It's not a Monster, it's local
April 26, 2000
By Bill Holland, dbusiness.com
CLEARWATER, Fla., April 26 (dbusiness.com) -- Pam Kauten's biggest
frustration in trying to land venture cash is the narrow attention span
of potential investors. "They keep saying, "Oh! Like BrainBuzz (.com),"
she said. "No," she tells them, "not like BrainBuzz at all."
BrainBuzz.com is designed to create a community of
information technology workers and then sell that community to
exclusive employers as well as sell education and training courses to
the community. CareerLINK.com sells help-wanted web sites to radio
stations and, Kauten hopes, independent newspapers across the country.
"Why risk their resources on trying to reinvent the wheel," she asks.
These are backbone jobs: administrative assistant, customer service
reps, sales and managerial. Not BrainBuzz at all.
The needs of radio stations and newspapers differ,
but the solution, Kauten said, is the same. Newspapers are struggling
to protect their classified advertising franchise in towns and cities
nationwide, protect it from the Internet juggernaut, which could steal
that cash cow from under their noses. Classified advertising makes up
an estimated 80 percent of a newspaper's revenue, Kauten said.
Broadcast outlets have a different problem. "What do you do when you've
sold out all your advertising slots?" Kauten asked rhetorically. "You
have to look at non-traditional ways to create revenue." CareerLINK.com
Inc. offers radio and TV stations a way to extend their brand name and
franchise while creating even more cash flow, Kauten said, selling help
wanted advertising on a geographically localized web site carrying the
station's brand name.
Kauten knows something about creating sales from new
sources. She founded and headed Jacor Broadcasting's non-traditional
revenue unit before Texas-based broadcasting giant Clear Channel
Communications bought that chain.
She came to the media business from an unlikely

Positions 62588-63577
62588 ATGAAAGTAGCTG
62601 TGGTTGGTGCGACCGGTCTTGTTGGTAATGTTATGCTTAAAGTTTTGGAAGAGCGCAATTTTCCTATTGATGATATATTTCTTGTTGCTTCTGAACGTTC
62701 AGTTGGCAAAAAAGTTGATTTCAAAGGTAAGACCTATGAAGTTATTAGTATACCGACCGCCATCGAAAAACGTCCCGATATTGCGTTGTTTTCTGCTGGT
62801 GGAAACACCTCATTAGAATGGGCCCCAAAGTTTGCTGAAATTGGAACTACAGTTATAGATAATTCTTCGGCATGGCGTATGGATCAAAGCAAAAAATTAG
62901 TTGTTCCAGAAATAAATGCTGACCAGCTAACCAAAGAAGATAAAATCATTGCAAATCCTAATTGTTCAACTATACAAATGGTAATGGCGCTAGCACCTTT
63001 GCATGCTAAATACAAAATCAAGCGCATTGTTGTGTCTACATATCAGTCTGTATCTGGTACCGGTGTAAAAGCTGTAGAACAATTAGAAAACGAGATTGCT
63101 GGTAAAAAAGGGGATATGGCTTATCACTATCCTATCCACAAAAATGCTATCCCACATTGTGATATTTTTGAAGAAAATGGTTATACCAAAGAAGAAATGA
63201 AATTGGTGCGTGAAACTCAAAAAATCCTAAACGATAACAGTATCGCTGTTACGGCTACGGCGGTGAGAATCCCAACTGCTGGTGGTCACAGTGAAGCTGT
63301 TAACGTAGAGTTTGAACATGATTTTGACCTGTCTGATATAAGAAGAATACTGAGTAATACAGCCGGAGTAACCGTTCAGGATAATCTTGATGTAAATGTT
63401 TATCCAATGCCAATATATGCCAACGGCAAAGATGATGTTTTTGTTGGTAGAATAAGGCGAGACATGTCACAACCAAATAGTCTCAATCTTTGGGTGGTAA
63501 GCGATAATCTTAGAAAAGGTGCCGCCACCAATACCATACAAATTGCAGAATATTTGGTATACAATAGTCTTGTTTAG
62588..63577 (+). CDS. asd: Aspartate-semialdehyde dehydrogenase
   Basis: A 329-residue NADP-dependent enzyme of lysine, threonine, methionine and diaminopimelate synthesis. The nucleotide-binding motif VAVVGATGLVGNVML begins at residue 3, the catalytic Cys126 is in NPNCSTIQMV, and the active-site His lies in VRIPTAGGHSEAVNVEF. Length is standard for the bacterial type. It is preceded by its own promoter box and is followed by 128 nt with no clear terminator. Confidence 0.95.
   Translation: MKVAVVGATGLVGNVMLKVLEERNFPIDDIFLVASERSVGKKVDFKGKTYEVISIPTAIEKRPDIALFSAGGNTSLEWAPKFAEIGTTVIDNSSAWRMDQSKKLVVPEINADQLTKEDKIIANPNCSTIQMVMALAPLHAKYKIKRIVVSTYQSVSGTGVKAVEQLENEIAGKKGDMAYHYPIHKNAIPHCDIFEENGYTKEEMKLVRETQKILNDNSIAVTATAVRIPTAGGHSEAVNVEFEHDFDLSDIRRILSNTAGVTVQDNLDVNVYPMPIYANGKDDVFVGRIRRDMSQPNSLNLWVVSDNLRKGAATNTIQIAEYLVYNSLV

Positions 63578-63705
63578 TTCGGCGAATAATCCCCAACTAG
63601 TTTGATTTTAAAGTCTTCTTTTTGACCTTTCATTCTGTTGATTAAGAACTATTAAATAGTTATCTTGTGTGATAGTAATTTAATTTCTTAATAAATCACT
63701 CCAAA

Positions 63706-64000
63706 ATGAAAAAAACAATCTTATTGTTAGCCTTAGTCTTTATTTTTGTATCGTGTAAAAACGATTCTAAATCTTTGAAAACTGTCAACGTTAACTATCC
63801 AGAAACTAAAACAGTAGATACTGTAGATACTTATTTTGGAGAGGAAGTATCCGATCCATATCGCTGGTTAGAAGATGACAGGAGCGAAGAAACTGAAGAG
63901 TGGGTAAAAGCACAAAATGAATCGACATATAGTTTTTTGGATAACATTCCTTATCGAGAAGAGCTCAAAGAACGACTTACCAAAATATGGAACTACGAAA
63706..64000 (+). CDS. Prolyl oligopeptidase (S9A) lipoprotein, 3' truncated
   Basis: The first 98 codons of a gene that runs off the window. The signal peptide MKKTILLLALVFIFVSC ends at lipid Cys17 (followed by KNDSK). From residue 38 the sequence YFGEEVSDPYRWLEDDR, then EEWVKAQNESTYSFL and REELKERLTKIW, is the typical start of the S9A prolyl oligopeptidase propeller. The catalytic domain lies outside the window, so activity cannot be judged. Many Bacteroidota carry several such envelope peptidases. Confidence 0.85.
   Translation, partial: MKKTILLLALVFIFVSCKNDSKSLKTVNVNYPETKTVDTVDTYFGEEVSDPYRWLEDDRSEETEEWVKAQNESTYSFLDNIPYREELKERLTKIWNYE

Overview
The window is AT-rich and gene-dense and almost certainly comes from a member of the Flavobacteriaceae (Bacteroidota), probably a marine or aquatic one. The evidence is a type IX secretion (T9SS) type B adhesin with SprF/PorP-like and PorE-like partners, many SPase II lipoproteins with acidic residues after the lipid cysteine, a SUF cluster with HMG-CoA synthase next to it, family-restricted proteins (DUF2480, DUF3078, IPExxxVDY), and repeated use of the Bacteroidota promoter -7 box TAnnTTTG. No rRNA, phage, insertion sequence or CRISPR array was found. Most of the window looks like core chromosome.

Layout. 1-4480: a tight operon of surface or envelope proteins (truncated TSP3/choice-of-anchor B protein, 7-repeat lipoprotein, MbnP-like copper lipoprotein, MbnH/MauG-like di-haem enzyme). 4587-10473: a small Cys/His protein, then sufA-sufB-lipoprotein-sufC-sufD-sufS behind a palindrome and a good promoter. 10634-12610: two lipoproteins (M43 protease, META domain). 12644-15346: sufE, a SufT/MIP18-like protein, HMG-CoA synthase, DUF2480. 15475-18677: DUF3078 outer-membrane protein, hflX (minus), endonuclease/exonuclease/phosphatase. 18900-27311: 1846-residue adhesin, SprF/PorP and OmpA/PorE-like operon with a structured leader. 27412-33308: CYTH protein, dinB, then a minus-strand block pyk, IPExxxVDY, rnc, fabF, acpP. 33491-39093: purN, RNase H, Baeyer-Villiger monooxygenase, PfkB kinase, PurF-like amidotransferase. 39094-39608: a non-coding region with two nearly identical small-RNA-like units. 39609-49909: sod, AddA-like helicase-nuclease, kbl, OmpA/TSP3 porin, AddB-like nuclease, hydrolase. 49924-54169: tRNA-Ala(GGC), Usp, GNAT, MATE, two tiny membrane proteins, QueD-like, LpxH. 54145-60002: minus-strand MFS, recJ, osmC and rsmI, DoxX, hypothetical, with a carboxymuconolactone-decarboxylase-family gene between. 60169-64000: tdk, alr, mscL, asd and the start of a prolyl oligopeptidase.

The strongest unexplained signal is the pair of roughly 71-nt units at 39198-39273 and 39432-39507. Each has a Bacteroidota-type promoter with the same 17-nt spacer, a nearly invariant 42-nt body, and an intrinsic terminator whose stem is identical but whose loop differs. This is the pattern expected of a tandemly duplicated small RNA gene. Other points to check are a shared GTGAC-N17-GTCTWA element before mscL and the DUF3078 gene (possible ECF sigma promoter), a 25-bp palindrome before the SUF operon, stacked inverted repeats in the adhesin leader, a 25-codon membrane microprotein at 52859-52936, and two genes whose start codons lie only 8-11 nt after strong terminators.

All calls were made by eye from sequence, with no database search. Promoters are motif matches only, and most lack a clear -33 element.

source: she sold work uniforms for CINTAS (Nasdaq: CTAS) and was a
President Club Member. She got that job on the strength of her
performance as a Mary Kay Cosmetics saleswoman. "I got the big car, the
TV, everything," she laughed.
Kauten runs CareerLINK.com with her husband Neil.
She handles the selling; he handles everything else and manages the
firm's employees. Previously with Danka Office Products (Nasdaq:
DANKY), Neil Kauten also brings a heavyweight advisor to the company
stable, former Danka executive and founder of copier sales company
Global Imaging Systems (Nasdaq: GISX).
Typically, CareerLINK.com strikes a deal with a
local media outfit and collects 20 percent of the classified
advertising revenue along with a three-year licensing fee for setting
up and running the LOCAL web site. The licensing fee includes set-up
training and quarterly visits for the local sales force, client
seminars and technical customer service, according to the company's
To grow the company nationwide CareerLINK.com's
business plans calls for a $3.5 million investment with $1 million in
cash up front to fuel the marketing effort. Later debt will be
converted to equity as the company hires nearly 100 new workers, mainly
in the sales force.
The company claims the 85-employer/customer
floridacareerlink.com site is profitable and predicts the company will
be ready for an IPO or be acquired within three years.